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Analysis: How Exxon Is Being Forced To Accept The Reality Of Bad Fossil Fuel Investments

Analysis: How Exxon Is Being Forced To Accept The Reality Of Bad Fossil Fuel Investments

Last August, ExxonMobil warned that it may need to remove 20 percent of its oil and gas proved reserves from its books. While that was a shocking number from the oil major, reality proved to be even more of a shock to the company. On February 24, Exxon reported that it would actually remove over 30 percent of its proved reserves from its books — essentially wiping out the value of its Canadian tar sands holdings from its books.

According to the Securities and Exchange Commission (SEC), proved reserves are “the estimated quantities of crude oil, natural gas, and natural gas liquids which geological and engineering data demonstrate with reasonable certainty to be recoverable in future years from known reservoirs under existing economic and operating conditions.”

Proved reserves are the concept on which the whole oil business is based. It is a main factor in how oil and gas companies are valued and in determining how much money banks will loan companies. Much of oil and gas lending is known as reserved-based lending.

Exxon’s latest move is even more remarkable, however, because it has a reputation for being resistant to properly valuing reserves, often lagging behind the other oil major companies in making these downward adjustments.

In this case, the market — and the SEC— forced Exxon’s hand on the matter. SEC rules require that oil and gas companies value reserves based on the average price of oil from the previous 12 months.

In its latest SEC filing released this week, Exxon explains that this requirement essentially meant removing all of the value for its Canadian tar sands investments from its reserves.

…click on the above link to read the rest of the article…


Getting Real About Green Energy: An honest analysis of what it CAN’T promise

Getting Real About Green Energy: An honest analysis of what it CAN’T promise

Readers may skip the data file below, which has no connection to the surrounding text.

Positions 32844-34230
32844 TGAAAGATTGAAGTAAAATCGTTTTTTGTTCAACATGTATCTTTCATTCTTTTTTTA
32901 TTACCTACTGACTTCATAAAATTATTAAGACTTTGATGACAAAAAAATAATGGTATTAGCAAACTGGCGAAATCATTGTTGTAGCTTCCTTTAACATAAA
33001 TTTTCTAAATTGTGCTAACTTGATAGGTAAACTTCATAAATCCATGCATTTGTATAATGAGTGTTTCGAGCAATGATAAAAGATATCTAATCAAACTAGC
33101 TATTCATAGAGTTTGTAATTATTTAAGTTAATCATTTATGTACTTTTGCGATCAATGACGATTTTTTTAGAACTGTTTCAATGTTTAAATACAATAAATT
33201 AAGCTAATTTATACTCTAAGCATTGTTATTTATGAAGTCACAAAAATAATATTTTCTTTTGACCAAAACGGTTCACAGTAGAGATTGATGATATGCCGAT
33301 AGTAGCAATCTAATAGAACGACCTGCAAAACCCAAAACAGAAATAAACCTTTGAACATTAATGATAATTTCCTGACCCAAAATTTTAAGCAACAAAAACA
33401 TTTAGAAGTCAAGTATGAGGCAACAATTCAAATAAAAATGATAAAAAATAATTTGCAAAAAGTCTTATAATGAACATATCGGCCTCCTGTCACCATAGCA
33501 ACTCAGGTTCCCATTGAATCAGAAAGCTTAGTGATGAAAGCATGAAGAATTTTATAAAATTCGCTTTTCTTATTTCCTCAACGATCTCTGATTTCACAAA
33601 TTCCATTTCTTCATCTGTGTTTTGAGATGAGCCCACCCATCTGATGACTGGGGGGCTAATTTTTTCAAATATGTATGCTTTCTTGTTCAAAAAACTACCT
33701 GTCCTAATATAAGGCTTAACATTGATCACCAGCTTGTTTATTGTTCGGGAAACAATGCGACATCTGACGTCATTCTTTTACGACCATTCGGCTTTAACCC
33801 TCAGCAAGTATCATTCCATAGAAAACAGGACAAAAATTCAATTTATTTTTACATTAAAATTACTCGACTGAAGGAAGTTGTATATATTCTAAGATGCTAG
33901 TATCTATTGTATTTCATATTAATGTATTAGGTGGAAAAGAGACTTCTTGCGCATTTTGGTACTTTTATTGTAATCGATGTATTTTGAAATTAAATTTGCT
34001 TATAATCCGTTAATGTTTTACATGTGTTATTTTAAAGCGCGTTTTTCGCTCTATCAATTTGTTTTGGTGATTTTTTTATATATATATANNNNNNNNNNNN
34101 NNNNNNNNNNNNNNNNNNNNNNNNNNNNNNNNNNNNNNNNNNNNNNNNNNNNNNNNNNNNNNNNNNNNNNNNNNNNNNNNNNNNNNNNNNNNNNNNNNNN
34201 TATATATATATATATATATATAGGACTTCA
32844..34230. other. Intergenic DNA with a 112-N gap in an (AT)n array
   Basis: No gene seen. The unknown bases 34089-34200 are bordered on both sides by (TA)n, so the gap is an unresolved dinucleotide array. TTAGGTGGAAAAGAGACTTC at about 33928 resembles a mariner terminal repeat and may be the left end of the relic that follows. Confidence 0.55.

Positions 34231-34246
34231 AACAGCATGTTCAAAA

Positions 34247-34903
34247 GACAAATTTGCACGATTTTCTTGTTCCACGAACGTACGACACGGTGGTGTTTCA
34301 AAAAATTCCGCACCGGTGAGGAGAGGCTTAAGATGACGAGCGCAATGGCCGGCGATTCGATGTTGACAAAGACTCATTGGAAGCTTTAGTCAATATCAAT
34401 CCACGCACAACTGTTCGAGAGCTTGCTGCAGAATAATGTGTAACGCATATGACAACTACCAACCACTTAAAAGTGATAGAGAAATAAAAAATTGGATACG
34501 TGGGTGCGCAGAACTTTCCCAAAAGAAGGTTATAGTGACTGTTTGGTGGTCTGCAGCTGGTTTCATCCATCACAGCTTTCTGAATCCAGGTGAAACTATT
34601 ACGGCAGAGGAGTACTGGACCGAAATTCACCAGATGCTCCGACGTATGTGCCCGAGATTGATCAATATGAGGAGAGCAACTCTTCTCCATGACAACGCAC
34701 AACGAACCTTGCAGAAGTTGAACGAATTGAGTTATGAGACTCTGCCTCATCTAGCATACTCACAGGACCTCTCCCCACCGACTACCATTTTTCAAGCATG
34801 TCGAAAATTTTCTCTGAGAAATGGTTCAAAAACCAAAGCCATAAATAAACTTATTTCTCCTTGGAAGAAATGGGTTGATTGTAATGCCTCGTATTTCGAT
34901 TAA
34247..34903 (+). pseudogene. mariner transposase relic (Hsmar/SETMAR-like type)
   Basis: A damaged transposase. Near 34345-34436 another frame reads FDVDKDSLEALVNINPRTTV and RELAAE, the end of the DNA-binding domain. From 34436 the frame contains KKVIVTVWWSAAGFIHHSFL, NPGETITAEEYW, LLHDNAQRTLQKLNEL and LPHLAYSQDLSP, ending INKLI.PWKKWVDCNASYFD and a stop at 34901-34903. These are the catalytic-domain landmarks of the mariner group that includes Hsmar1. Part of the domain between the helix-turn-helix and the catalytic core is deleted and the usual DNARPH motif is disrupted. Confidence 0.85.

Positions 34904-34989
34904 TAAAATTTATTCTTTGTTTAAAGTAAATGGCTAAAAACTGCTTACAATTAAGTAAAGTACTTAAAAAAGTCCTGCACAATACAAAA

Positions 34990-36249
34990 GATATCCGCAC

I want to be optimistic about the future. I really do.

But there’s virtually no chance of the world transitioning gently to an alternative energy-powered future.

These Are The ‘Good Old Days’

I’m often asked where I stand on wind, solar and other alternative energy sources.

My answer is: I love them. But they’re incapable of enabling our society to smoothly slip over to powering itself by other means.

They’re not going to “save us”.

Some people are convinced otherwise. If we can just fight off the evil oil companies, get our act together, and install a national alternative energy system infrastructure, we’ll be just fine.  Meaning that we”ll be able to continue to live as we do today, but powered fully by clean renewable energy.

That’s just not going to happen. At least, not without a lot of painful disruption and sacrifice.

The top three reasons why are:

  1. Math
  2. Human behavior
  3. Time, scale, & cost

I walk through the detail below. I’m doing so to debunk the magical thinking behind the current “Green Revolution” because I fear it offers a false promise.

Look, I’m a huge fan of renewable energy. And I’m 1,000% in favor of weaning the world off of its toxic addiction to fossil fuels.

But we have to be eyes wide open about our future prospects. Deluding ourselves with “feel good” but unrealistic expectations about green energy will result in the same sort of poor decisions, malinvestment, and crushed dreams as fossil-based system has.

As we constantly repeat here at Peak Prosperity: Energy is everything.  

Without as much available, the future is going to be exceptionally difficult compared to the present. Which is why I call the time we’re living in now The Good Old Days.

 …click on the above link to read the rest of the article…

Living With Integrity

Living With Integrity

It’s time to choose a new direction.

Every so often, our work in the premium side of PeakProsperity.com is deemed so important that our paying subscribers request we share it with the general public. Last week’s ‘Off The Cuff’ podcast received so many of these requests that we are releasing it to all here.

In last week’s Off The Cuff podcast, Chris delivered a very personal message about how we each decide to live our lives.

A growing number of people are watching the “prosperity” around them — record high asset prices, record-low unemployment, new technologies, etc — and yet feeling that we’re making the wrong trade-offs as a society. All that wealth is flowing into fewer and fewer pockets, ecosystems are faltering and an alarming number of species are dying off, depression rates (especially among the youth) are skyrocketing.

In short: there’s more money flowing around than ever, and yet we and the planet are becoming sicker and unhappier.